Abbott Laboratories (NYSE:ABT) has agreed to merge with Alere (NYSE:ALR) ending the long legal fights over the deal. Abbott has eventually decided to acquire the Alere for a lower price than what the company had initiate set.

The company will now purchase Alere for about $5.3 billion down from the anticipated $5.8 billion set in the agreement in last year. According to the latest news, Abbot will pay about $51 for each common share to obtain Alere down from the proposed $56 per share. This brings down the offer to $4.44 billion from the former amount about $5 billion. This is expected to be implemented after the approval is complete by end of September.

According to the Abbott’s spokesman, Scott Stoffel, the agreement marks the end of the struggles the two companies have experienced in the last few months and this will also bring more opportunities for growth in both existing and emerging markets.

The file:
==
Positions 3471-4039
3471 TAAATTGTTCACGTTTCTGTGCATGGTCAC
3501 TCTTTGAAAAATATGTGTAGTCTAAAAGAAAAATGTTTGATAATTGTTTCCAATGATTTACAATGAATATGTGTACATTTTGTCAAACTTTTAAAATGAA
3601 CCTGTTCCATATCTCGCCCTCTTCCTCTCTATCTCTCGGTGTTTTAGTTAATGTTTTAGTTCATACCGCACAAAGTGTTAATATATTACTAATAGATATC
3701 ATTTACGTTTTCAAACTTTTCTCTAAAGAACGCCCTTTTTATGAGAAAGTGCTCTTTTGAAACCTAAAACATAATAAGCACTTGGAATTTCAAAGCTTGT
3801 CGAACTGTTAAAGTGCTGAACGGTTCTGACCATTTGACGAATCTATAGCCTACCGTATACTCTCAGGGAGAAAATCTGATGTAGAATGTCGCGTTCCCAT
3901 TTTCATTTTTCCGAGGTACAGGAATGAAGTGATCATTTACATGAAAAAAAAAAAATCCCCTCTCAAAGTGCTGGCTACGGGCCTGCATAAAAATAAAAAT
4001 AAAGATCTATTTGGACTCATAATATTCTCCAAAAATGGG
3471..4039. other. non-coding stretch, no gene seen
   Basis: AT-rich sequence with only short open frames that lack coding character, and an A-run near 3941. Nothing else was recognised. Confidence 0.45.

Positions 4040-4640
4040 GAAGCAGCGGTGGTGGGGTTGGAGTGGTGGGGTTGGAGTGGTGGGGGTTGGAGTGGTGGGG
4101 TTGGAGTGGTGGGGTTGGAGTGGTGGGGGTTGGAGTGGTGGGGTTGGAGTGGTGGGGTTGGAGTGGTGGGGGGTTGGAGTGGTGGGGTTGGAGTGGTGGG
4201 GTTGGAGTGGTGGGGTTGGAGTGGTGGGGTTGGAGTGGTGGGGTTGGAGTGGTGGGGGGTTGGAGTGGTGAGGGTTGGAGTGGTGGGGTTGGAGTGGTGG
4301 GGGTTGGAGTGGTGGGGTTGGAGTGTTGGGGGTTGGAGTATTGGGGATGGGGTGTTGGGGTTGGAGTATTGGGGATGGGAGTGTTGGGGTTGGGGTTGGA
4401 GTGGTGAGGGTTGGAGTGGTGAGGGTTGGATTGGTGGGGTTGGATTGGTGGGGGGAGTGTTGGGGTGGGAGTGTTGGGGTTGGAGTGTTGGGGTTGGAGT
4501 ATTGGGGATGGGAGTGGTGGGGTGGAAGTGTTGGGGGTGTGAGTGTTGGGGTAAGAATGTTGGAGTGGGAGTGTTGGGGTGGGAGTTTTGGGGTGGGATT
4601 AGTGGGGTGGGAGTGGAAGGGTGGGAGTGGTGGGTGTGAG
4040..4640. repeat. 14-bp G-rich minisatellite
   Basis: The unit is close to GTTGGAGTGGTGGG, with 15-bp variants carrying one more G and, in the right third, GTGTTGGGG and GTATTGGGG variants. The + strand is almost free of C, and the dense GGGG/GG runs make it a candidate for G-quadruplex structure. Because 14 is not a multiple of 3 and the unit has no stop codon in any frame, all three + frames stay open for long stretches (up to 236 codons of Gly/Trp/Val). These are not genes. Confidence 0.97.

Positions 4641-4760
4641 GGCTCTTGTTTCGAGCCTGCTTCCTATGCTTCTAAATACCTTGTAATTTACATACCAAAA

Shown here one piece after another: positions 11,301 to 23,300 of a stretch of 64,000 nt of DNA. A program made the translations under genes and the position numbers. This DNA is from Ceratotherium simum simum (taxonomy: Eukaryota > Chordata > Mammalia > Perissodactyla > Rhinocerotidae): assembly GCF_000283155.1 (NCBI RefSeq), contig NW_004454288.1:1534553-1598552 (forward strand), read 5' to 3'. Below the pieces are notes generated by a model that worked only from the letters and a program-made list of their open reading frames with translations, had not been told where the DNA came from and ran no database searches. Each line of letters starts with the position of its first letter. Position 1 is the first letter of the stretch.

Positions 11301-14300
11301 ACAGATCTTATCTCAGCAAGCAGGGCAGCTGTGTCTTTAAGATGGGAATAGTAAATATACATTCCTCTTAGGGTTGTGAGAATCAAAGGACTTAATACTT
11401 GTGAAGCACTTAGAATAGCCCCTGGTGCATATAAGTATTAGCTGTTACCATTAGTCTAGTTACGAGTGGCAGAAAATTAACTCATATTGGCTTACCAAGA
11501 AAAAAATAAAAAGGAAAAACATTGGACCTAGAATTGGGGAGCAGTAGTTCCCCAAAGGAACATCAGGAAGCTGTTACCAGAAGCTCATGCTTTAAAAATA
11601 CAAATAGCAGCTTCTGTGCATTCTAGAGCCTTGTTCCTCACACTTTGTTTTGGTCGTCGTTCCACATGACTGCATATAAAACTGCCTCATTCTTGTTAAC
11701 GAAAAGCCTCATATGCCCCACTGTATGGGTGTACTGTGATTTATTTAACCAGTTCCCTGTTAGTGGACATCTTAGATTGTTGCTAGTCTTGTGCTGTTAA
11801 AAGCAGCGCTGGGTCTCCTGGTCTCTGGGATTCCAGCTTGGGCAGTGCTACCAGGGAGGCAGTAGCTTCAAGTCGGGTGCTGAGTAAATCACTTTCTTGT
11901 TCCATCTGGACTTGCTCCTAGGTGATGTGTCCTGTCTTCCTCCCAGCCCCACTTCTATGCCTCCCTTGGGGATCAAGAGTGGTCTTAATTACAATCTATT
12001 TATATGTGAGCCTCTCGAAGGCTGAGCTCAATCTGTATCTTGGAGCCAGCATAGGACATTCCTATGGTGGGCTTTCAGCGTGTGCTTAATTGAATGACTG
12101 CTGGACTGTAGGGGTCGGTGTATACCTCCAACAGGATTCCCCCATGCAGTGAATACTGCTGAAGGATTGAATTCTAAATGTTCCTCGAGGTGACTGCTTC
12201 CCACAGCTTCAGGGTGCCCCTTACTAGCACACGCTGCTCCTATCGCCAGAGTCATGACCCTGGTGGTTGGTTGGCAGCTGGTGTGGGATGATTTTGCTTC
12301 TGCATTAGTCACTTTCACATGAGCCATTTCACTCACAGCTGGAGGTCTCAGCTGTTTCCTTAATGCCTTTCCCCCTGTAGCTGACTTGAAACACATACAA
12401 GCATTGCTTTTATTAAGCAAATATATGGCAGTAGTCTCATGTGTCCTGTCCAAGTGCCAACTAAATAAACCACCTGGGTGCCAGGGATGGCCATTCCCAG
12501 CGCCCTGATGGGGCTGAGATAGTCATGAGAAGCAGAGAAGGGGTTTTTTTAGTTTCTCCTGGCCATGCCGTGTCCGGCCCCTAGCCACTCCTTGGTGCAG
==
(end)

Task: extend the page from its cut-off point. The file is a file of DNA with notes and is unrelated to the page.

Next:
The company’s decision to acquire Alere began last year and the deal was expected to make the firm a leading supplier of point-of-care testing services. Since then the fight between the two companies began. Abbot claimed several negative developments about Alere which allegedly had reduced the value of Alere’s asset values including the move by the government to eliminate the billing privileges, the product recall, the government iniquities, and the filing of their 2015 financial outcomes late. Abbott had considered pulling out of the agreement due to so many problems facing Alere but later agreed to the deal but at a lower cost.

Towards the closure of last year, Abbott filed a complaint seeking to end the deal but faced fierce and vicious opposition from Alere, which had earlier filed another law case against Abbott about the deal. Today, both companies are smiling as everyone has agreed to move on with the deal which will be implemented by the end of the year.

The fights between the two companies have largely affected their business performance with Alere’s shares coming down drastically in the recent months. This could have been saved if the two companies could have reached the agreement faster instead of dragging the matter for over 14 months.